- The University of Iowa has entered into a 50-year agreement with two French companies to operate and maintain its utility systems.
- Under the plan, which the state's board of regents approved this week, the university will receive an upfront payment of $1.165 billion from the partners and pay them an annual fee starting at $35 million that increases 1.5% each year after the first five years. It is expected to generate $15 million a year to be used toward the university's strategic priorities.
- The deal is similar to a utility management arrangement struck by Ohio State University in 2017, and it comes as colleges weigh the merits of working with outside partners to manage campus infrastructure.
One of U of Iowa's new partners, Engie North America, is also working with Ohio State on its 50-year energy management program. In 2017, Ohio State transferred the operation of its heating, cooling and electricity utilities to a joint venture that includes Engie. The university received $1.015 billion upfront, as well as $150 million to spend on academics. Like Iowa, it pays its partner an annual fee that increases with inflation.
The setup lets Ohio State prioritize spending on academics while still working toward its sustainability goals with the help of a partner's expertise.
"Instead of spending (our capital) on infrastructure, we do pay it back in terms of annual fees but not in terms of our upfront capital costs," Rob Messinger, a university spokesperson, told Education Dive earlier this year.
The partnership aims to help Ohio State improve its energy efficiency by 25% in a decade and become carbon-neutral by 2050. Similarly, Iowa expects its partnership will allow it to implement cleaner, lower-cost energy sources and turn its energy production coal-free by 2025.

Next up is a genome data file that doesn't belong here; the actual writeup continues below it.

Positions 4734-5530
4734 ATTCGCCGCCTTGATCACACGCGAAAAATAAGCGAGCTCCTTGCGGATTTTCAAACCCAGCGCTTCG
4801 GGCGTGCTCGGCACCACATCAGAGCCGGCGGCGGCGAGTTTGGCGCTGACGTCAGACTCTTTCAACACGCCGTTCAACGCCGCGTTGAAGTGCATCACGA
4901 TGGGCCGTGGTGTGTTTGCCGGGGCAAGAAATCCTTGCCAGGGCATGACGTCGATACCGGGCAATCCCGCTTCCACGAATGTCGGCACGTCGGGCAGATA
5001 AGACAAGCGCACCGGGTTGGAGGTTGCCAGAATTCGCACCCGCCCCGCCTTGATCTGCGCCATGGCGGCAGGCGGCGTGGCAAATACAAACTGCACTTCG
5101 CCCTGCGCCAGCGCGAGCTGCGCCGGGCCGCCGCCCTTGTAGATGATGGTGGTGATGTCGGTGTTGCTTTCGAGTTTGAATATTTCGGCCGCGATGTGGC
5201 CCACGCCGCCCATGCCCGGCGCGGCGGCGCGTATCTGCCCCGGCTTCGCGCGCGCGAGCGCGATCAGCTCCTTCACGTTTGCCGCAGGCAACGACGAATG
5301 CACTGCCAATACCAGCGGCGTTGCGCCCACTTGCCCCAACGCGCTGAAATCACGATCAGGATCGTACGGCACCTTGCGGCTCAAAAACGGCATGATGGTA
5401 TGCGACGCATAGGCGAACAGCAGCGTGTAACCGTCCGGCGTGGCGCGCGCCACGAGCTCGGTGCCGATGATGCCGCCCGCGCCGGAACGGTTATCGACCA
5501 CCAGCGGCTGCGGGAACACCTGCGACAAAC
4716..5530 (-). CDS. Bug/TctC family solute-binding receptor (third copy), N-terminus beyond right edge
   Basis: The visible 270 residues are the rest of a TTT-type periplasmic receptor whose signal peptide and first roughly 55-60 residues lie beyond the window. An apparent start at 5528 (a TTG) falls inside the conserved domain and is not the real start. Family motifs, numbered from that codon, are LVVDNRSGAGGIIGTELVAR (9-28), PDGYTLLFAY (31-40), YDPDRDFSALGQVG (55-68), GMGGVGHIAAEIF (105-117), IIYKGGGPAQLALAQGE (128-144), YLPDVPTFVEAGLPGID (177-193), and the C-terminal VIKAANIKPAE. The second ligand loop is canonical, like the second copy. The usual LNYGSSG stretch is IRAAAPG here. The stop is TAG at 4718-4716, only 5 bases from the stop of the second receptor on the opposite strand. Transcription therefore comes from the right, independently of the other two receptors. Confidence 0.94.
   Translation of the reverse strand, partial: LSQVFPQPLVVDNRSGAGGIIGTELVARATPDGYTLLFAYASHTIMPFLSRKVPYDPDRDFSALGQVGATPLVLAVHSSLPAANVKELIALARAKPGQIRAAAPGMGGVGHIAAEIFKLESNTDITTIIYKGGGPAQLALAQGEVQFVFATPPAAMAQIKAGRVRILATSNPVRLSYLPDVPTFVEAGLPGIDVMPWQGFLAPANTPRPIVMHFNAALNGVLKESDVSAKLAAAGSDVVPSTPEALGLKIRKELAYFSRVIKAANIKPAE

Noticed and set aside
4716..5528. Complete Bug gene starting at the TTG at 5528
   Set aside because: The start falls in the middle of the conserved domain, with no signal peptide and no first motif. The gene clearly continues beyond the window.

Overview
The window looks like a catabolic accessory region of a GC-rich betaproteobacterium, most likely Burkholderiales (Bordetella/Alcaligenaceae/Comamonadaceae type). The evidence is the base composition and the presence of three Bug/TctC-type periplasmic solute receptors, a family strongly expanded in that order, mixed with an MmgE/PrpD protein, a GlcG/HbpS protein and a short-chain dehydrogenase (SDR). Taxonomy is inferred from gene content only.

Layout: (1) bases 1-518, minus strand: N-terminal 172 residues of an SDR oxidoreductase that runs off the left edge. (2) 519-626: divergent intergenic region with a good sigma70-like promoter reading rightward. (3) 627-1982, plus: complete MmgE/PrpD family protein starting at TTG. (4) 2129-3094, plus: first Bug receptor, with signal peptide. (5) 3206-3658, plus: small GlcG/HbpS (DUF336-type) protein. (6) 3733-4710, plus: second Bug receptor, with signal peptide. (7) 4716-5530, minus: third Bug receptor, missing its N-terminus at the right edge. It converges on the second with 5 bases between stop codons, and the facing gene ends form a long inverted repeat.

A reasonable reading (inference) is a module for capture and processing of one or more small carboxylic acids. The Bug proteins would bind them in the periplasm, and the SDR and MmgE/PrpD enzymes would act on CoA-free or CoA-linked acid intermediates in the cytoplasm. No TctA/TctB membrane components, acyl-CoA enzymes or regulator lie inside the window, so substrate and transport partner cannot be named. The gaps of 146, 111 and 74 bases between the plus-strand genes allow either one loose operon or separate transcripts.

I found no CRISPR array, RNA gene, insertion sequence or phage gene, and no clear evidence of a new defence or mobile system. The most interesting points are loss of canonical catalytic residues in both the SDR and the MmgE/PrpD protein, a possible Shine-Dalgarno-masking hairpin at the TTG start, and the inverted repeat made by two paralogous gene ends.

Yet U of Iowa's and Ohio State's partnerships are outliers among the ways colleges and universities are working with outside firms to manage campus utilities and other infrastructure, analysts told Education Dive in our review of the trend earlier this fall.
More commonly, institutions work with a partner to develop or redevelop a single utility. Dartmouth College, for instance, is soliciting help to replace its campus heating system with a more efficient alternative, helping it toward its goal of getting all of its energy from renewable sources by 2050.
Campus facilities and infrastructure are among the top interests for colleges considering such a partnership, according to one recent survey. And they are expected to "proliferate" in the coming years as colleges upgrade their utility infrastructure, analysts from Moody's Investors Service wrote in a recent report.
But large deals like Ohio State's and Iowa's also show how colleges are looking at ways to monetize noncore assets.
Of the $1.165 billion U of Iowa receives, $153 million will be used to pay off existing debt, and $13 million will cover consulting fees. The rest, around $999 million, will be put into an endowment. The anticipated proceeds of the endowment are expected to be about $15 million per year and will be available for projects that support the university's strategic priorities. The university will pay the partners $35 million annually, though it will continue to own the utility infrastructure.
Iowa City Press-Citizen reported that an endowment of this size could yield more than $3 billion over the contract's 50-year duration.